While cover sheets may be added to contracts and indeed the Warning Statement and Information Sheet could be relocated and not necessarily appear as the first parts of the contract documentation, there are good reasons to ensure the Warning Statement and Information Sheet are conspicuous to any buyer . One of the exceptions to termination rights for failing to give a clear direction to the Warning Statement (for example, if the Warning Statement was not attached when the direction is given) is if the buyer signed the Warning Statement attached to the proposed relevant contract before the buyer signed the proposed relevant contract. It may be easier to prove that a buyer did in fact sign the Warning Statement before it signed the proposed relevant contract if the Warning Statement was the first or top sheet that the buyer sees.
Under new section 368A, a party commits an offence if the Warning Statement or Body Corporate Information Sheet are not attached to the proposed relevant contract or a clear statement is not given directing the proposed buyer's attention to those documents. The penalty is 200 points which is significant.
However, termination rights only flow now under proposed section 370 where the seller personally, or a seller's agent, fails to give a clear statement directing the proposed buyer's attention to the Warning Statement and relevant contract. Note that the failure to give the direction can be triggered by a failure to attach the Warning Statement. So attachment is still critical to compliance.
Similar termination rights are to be included in the Body Corporate and Community Management Act for a failure to give a clear statement directing a proposed buyer's attention to the Body Corporate Information Sheet.
The legislation will now focus on a simplified attachment requirement and the direction of the buyer's attention to the Warning Statement and Body Corporate Information Sheet. This is more consistent with the policy objectives that buyers be given adequate pre-contractual disclosure as to the consequences of entering into a transaction.
There are significant changes to termination rights under the legislation.
Firstly, termination rights only apply in respect of the requirements for a direction to the proposed relevant contract.
PAMDA currently involves a two step process relating to the giving of a proposed relevant contract, together with relevant directions to the Warning Statement, etc, and then a second step to give a further direction once a contract is signed and becomes a relevant contract. The second phase has now been removed.
Secondly, even if a clear statement directing the proposed buyer's attention to the Warning Statement and, where applicable, the Body Corporate Information Sheet is not given, if the buyer nonetheless signs the Warning Statement before it signs the proposed relevant contract (and the Warning Statement is attached), the buyer's right to terminate for failure to give the direction will not apply. This is consistent with the notion that if the buyer in fact acknowledges having seen and read the Warning Statement before it signed the contract (which is the general form of acknowledgement on the Warning Statement) then the absence of a direction to it should not allow termination.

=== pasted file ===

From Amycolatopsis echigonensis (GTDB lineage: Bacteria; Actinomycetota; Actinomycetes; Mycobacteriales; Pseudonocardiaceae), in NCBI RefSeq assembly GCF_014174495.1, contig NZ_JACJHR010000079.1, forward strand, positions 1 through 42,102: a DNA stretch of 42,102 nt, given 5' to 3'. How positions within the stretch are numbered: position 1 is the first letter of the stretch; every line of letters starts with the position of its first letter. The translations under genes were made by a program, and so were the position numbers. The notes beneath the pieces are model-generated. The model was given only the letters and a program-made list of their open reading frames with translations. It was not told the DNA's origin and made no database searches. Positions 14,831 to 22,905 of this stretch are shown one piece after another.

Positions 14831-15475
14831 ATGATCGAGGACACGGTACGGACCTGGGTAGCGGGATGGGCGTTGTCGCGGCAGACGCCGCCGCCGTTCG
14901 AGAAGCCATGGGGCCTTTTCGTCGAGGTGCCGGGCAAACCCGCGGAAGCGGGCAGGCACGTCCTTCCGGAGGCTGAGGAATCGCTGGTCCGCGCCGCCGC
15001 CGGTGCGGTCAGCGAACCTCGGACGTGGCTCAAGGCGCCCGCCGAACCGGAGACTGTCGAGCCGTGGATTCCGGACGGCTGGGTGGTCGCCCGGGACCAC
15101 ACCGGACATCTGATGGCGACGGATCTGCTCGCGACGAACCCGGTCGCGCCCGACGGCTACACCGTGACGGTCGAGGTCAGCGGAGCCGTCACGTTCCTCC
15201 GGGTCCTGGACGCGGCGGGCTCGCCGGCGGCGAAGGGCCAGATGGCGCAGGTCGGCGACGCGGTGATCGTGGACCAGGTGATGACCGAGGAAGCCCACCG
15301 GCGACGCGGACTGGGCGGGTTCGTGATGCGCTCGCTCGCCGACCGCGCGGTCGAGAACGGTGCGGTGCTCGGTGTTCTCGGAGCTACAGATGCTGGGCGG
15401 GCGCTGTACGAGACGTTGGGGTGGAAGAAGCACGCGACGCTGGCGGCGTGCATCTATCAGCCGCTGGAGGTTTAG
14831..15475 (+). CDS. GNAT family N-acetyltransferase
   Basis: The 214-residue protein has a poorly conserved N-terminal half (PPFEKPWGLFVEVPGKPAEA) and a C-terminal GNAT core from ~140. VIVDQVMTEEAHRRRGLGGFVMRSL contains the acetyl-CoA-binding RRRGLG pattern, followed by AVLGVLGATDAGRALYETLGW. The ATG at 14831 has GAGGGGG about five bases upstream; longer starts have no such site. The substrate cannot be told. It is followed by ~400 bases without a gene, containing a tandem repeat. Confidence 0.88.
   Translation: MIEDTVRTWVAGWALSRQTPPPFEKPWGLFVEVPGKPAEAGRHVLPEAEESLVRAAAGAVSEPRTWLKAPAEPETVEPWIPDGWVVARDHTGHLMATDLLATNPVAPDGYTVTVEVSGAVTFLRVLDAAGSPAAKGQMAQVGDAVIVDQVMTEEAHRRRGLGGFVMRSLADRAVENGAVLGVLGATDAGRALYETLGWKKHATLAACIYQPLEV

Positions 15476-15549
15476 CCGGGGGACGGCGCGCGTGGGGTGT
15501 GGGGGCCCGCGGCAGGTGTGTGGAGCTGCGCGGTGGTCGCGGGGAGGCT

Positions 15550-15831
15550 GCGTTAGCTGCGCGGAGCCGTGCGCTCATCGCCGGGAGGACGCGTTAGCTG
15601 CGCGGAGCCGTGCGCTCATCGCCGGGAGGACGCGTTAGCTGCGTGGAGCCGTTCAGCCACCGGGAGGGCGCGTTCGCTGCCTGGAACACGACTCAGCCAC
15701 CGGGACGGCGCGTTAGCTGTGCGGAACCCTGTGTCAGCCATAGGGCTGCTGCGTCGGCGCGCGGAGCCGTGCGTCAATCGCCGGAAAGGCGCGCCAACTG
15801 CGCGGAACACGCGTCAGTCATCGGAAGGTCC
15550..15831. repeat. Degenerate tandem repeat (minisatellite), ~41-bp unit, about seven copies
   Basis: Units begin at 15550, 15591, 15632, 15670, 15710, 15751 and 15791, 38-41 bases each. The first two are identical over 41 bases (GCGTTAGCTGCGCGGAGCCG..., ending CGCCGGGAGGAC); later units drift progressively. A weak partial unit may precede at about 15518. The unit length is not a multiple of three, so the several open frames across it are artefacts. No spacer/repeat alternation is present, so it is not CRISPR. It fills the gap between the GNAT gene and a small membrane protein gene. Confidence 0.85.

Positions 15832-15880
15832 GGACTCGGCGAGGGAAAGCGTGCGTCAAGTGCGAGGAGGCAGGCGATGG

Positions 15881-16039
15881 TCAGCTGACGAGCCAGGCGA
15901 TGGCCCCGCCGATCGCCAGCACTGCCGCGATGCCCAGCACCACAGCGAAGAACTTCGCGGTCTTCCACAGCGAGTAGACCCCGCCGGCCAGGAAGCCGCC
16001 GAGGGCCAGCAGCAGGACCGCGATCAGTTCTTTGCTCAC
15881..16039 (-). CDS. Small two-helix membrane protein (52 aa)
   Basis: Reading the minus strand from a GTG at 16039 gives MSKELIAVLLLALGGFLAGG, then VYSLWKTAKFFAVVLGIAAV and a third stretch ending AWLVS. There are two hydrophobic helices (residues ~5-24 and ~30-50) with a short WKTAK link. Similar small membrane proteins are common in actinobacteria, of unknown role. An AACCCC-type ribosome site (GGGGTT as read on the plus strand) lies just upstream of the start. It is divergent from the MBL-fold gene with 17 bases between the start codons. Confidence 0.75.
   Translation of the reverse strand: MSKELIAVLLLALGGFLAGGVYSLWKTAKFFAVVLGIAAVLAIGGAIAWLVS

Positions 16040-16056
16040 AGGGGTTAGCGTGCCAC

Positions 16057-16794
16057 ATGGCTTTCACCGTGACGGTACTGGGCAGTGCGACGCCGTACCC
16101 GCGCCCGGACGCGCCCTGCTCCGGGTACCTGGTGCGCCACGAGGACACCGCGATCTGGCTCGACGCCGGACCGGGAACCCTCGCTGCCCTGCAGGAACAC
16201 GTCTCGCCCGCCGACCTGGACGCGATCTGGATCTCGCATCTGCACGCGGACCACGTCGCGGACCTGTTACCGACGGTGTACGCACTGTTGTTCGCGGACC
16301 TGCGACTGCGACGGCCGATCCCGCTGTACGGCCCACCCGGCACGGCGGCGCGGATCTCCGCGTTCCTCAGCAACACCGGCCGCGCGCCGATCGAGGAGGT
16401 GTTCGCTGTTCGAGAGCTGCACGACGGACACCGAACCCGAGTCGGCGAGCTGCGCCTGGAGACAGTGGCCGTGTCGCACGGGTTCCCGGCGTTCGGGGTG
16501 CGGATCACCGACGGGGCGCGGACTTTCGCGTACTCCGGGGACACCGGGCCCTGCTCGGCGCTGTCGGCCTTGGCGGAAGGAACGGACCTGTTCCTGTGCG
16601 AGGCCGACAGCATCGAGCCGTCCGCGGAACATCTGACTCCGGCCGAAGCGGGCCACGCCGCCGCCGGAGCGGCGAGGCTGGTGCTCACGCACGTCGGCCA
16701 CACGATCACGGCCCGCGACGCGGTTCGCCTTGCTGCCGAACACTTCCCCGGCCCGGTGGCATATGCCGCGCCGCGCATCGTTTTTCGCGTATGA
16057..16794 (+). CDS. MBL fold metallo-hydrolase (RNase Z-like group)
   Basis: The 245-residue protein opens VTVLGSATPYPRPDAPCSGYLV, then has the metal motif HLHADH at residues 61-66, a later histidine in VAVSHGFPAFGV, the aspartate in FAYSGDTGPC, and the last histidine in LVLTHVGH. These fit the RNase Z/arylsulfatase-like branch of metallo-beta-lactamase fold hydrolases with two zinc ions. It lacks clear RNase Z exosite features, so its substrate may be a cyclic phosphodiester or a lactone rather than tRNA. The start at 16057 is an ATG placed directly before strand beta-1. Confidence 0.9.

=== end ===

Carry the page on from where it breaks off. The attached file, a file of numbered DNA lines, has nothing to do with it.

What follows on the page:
Termination rights that apply for a failure to give a clear statement directing the buyer's attention to the relevant documents must be exercised no later than 90 days after the day the buyer receives a copy of the relevant contract from the seller. Imposing a time limit on termination rights will assist in bringing additional certainty to transactions. Under the current regime, termination rights may be exercised at any time up to settlement. Time limitations will significantly limit the ability for arguments to be developed as to the waiver of statutory rights which have been a feature of some case decisions on PAMDA.
If rights to terminate for non-compliance are not exercised within the 90 day period then the contract will remain binding upon the parties.
Elimination of the Second Round
The existing requirements of PAMDA in section 365 of the current legislation governing when parties are bound to a contract will be removed. This will eliminate considerable uncertainty and conflicts between principles at common law offer and acceptance and the statutory provisions. PAMDA will no longer try and prescribe when parties are bound to a contract as a matter of law.
There will no longer be a requirement to give a second direction to the Warning Statement and Body Corporation Information Sheet when fully signed documents are returned to the buyer. This means that an entire class of potential termination rights that exist under the current legislation will disappear when the Bill is passed (for future contracts).
Under proposed new section 368C, the only requirements in relation to relevant contracts (contracts signed by both parties) is that the seller must have the Warning Statement attached to the relevant contract and, where the sale relates to a unit, have the Body Corporate Information Sheet attached to the relevant contract, both in accordance with the principles for attachment. The sanction for a failure to attach those documents to a relevant contract is a penalty provision as opposed to a termination right.
The Bill retains a five day cooling-off period in proposed section 369 which will run from the first business day after the buyer receives a copy of the relevant contract from the seller.